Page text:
Many boys in the machine shop lose their opportunities of becoming skilled mechanics through waiting for a better job, just as men die waiting for something to turn up. There is no job to begin to do good work on like the one in hand, and no mistake greater than supposing that the very best mechanical skill cannot be shown on what would be called a very ordinary piece of work.
Nothing is more common than to hear complaints from apprentices that they don’t get an opportunity to learn the trade at which they are working, but generally speaking no one gets the opportunity; he makes it. There is no conspiracy to keep any one out of the position he ought to fill, but he must get into that position by his own exertions.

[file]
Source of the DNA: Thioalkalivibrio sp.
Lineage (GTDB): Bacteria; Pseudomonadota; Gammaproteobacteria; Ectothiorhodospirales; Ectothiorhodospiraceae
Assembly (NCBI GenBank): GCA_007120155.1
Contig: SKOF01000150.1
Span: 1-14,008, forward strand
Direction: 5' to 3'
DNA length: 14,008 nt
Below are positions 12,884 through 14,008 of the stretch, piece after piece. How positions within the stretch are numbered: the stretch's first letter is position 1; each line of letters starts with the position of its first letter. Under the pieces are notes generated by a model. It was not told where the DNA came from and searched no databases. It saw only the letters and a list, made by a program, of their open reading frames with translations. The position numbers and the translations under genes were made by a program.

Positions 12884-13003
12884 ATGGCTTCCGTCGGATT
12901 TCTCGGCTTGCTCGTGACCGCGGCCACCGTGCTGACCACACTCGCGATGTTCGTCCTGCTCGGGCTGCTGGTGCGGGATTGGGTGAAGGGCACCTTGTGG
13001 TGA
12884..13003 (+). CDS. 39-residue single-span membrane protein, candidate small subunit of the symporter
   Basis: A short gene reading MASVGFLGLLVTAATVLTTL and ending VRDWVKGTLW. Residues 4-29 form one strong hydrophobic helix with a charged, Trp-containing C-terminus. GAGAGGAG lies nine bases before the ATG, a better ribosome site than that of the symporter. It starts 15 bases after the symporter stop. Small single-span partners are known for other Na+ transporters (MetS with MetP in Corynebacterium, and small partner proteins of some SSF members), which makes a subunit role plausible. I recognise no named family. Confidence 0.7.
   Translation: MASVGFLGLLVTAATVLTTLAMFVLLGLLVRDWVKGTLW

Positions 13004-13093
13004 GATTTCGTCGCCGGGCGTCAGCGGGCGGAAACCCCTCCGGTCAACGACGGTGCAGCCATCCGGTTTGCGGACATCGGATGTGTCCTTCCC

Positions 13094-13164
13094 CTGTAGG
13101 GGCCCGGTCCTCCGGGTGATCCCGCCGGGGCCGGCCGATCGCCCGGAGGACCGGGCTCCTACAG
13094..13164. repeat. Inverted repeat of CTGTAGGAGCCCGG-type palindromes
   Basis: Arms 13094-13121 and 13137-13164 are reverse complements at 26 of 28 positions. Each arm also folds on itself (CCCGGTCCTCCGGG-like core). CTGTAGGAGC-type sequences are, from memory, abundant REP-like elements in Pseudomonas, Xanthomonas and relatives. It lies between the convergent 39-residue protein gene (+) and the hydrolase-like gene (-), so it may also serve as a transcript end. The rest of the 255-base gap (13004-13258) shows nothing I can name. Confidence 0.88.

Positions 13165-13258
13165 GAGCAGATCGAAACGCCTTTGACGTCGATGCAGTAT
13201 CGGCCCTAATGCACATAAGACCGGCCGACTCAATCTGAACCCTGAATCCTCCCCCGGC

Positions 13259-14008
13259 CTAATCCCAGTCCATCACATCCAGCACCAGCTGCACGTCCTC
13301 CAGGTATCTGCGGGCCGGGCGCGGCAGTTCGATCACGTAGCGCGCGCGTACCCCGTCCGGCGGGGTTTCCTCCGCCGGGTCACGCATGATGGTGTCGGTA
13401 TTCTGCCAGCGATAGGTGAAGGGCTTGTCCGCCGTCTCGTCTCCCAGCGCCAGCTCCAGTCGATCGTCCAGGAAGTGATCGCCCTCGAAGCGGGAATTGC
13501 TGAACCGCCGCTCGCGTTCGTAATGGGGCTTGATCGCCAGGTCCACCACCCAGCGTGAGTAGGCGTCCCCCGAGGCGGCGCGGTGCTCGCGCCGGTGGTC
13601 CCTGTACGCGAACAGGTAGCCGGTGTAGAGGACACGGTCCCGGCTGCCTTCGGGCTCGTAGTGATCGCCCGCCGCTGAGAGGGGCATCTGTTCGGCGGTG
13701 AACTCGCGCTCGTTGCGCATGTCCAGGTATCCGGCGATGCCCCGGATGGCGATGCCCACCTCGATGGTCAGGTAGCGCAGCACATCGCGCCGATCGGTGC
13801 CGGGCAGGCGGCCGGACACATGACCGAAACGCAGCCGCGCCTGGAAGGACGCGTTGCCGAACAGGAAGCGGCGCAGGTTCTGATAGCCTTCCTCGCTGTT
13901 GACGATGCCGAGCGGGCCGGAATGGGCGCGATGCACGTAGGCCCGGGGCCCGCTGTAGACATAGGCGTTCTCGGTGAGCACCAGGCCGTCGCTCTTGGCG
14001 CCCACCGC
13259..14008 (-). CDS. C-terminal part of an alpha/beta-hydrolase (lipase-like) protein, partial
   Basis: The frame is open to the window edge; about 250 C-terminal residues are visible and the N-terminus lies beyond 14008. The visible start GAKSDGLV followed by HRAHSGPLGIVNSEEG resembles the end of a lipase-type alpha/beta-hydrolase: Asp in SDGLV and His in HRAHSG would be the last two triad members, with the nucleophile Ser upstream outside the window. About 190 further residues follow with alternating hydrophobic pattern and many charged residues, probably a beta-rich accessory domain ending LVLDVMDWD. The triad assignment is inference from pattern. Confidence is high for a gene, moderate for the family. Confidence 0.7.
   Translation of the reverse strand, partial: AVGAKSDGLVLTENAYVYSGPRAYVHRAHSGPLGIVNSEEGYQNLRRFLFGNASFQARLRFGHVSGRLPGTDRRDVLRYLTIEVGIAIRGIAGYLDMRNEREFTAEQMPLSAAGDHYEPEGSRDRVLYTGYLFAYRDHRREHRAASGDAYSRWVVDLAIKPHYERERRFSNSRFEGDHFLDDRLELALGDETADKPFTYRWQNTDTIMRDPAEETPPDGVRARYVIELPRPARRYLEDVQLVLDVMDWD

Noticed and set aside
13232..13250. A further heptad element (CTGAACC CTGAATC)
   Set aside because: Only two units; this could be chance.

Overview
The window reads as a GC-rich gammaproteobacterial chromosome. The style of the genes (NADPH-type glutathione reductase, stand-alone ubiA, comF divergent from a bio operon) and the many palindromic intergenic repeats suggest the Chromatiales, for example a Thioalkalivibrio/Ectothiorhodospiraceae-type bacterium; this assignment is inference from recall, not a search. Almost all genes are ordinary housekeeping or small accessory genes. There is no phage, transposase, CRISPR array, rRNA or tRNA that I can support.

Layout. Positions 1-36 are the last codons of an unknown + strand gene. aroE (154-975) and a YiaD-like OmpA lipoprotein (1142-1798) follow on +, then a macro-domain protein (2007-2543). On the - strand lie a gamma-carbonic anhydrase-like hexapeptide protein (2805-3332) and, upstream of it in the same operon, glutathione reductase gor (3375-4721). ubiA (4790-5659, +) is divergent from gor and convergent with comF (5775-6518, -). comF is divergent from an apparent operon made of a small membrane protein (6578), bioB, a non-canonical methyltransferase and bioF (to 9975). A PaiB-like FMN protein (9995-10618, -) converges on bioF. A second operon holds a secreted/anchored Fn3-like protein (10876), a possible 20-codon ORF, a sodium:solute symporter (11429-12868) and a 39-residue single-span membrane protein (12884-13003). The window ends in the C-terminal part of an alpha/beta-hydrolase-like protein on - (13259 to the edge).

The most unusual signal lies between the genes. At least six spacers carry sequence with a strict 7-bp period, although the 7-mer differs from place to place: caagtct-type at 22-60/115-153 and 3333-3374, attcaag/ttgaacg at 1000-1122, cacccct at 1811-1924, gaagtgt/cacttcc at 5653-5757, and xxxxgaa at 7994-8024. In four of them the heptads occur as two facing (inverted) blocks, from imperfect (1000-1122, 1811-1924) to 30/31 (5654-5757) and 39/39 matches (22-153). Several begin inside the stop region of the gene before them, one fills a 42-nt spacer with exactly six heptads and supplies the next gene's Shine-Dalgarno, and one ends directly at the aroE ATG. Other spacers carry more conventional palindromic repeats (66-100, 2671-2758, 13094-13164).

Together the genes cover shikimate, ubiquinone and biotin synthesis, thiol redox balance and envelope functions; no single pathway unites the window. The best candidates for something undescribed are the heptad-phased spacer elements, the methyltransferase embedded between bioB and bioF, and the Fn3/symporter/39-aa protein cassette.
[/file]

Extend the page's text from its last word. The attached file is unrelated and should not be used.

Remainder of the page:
If a boy demonstrates that he is capable of doing a simple job of work better than anyone else, he is morally certain to get tried on a better one, if there is a better one. If he fails to do the present job right because there isn’t scope enough for his ambition, he makes it appear that it would be unsafe to trust him with better work. There is no other sure road to advancement than through present duties well performed.
American Machinist – November 10, 1883